How Much Does A Decade of Health Care Reform Cost? It Depends on What You Mean By "First Decade."


When the Congressional Budget Office scores a bill, its looks at the budgetary effects over the immediate ten year window. So on the health care bill, the headline cost of $849 billion covers the period between 2010 and 2019. Problem is, it's a misleading figure since most of the new programs don't actually kick in until 2014, and, as a result, most of the spending—99 percent, according to the CBO—doesn't occur until the final six years. That means it's not actually a very good reflection of how much it's going to cost to run the bill's new programs over a decade-long period.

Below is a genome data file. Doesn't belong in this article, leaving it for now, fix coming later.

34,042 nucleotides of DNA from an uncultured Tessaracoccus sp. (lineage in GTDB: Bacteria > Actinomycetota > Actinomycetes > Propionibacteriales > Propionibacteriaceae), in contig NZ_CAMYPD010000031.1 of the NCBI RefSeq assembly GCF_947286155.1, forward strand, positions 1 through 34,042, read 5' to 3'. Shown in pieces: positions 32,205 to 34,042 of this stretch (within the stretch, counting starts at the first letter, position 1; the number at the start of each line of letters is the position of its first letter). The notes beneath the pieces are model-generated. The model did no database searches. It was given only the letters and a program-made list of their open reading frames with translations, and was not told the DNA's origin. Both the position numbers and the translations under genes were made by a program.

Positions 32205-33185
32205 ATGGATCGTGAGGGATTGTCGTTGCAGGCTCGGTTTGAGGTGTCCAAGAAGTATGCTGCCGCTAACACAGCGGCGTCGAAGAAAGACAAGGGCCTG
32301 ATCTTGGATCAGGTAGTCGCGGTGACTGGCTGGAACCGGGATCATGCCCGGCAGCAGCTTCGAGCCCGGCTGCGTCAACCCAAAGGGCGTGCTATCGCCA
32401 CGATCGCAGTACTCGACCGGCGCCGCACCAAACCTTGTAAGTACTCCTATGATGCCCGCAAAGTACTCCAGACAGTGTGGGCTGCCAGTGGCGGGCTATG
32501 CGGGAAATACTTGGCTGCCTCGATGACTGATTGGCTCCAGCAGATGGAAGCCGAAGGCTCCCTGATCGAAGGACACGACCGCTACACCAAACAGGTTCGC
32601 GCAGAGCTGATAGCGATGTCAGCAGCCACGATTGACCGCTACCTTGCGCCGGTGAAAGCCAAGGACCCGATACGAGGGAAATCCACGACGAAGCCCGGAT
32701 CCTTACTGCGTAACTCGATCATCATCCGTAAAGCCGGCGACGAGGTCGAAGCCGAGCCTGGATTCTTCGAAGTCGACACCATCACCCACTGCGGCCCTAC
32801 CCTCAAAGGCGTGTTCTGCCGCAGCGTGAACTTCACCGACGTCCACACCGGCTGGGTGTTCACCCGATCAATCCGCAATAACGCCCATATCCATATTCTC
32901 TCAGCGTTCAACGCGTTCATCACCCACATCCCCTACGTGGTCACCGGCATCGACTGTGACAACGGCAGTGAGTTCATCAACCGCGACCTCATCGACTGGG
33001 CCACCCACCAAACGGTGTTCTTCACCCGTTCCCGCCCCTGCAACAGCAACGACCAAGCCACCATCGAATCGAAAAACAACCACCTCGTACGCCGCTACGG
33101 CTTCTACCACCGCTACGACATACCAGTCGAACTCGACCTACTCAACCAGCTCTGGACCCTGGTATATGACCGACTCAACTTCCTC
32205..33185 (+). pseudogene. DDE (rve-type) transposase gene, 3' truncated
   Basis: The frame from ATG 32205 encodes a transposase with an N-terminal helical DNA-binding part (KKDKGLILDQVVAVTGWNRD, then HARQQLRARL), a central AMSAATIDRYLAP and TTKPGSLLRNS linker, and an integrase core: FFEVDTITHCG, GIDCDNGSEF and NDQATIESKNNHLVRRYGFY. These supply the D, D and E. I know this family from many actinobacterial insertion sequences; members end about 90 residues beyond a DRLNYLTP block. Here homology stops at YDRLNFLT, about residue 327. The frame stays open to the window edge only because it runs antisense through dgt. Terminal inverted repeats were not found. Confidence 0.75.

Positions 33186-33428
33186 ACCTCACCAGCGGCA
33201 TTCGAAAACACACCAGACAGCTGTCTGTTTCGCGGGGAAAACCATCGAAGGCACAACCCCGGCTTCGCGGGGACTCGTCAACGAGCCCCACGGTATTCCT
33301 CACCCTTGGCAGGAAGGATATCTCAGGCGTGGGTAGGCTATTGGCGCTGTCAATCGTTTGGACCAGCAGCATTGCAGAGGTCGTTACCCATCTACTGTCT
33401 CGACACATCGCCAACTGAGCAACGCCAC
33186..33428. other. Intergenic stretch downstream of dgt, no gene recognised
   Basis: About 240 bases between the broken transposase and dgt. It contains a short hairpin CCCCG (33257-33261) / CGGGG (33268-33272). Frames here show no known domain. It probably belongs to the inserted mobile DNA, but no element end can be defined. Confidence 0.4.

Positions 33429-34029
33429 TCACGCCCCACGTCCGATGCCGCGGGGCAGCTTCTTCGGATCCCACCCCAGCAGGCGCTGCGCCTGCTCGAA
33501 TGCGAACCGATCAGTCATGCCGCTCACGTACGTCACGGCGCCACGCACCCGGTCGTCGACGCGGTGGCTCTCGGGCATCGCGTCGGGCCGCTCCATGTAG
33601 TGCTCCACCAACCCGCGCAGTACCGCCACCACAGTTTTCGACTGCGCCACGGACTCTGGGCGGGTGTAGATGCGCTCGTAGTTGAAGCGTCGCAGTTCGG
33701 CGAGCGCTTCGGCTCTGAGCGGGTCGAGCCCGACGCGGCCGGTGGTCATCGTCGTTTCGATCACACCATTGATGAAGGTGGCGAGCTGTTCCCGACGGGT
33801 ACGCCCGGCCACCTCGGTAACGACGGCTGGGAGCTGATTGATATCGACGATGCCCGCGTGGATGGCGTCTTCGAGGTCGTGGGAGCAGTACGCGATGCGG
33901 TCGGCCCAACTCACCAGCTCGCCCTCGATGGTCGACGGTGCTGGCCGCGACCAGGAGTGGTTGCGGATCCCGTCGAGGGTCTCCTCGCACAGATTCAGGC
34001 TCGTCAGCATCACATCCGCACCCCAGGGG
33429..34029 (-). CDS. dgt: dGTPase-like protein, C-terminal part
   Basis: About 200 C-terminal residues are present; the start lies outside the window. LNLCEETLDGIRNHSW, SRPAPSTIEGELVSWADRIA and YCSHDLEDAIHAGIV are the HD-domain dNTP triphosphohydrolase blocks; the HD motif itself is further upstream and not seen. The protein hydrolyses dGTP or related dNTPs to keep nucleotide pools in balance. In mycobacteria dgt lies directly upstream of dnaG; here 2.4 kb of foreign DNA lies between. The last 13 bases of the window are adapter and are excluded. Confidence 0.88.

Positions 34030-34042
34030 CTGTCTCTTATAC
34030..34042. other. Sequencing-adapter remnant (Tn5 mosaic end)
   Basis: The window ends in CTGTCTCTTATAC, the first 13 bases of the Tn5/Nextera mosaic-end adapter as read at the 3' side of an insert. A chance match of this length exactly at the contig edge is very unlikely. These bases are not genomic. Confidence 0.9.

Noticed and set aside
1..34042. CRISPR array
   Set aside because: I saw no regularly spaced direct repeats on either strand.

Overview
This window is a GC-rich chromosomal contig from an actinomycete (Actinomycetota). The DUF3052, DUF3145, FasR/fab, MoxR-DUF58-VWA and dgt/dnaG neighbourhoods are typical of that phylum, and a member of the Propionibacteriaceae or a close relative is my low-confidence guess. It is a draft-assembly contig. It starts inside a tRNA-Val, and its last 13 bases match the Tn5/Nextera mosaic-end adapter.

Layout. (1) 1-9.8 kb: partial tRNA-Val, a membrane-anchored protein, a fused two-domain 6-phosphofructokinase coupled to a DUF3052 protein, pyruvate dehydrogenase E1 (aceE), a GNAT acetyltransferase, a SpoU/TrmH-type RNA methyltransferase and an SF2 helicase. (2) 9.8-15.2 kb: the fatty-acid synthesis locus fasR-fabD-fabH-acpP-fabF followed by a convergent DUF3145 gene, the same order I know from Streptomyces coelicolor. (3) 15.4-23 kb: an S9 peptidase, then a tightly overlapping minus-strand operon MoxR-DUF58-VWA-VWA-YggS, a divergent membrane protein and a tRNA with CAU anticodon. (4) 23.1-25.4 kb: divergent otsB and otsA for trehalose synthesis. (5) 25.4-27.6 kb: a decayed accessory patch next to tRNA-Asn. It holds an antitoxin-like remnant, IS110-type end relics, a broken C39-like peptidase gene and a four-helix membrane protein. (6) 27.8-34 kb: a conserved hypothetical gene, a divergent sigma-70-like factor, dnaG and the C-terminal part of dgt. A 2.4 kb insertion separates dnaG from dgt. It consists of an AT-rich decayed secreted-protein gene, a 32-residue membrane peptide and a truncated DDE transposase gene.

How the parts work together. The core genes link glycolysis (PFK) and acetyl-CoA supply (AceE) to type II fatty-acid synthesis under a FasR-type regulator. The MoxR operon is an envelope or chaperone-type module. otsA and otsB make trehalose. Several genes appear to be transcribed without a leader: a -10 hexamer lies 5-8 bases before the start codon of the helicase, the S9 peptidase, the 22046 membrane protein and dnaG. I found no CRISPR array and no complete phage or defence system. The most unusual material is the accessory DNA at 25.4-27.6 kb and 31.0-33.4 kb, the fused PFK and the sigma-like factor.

Think of it this way: If you decided to add the cost of a gym membership to your budget next year, at $100 a month, it would cost you $1200. But if you decided to wait until July to join, the cost would only be $600 in next year's budget. Cheap, right? Well, not really, because the following year, and every year after, the membership would cost you the full $1200. That's basically what Democrats are doing here: Holding off on implementing the bulk of the reform's new programs and new spending in order to make the initial total seem less expensive.

So what sort of numbers would you see if you started the score in 2014 and added up the first decade in which all the parts of reform are actually in full effect?

The Pacific Research Institute's Jeffrey Anderson did just that, and, not surprisingly, the totals are a lot higher:

In other words, according to data provided by the CBO, starting up the entire reform apparatus is going to cost more like $1.8 trillion over its first real decade of operation.

(Chart via the Republican Congressional Health Care Caucus.)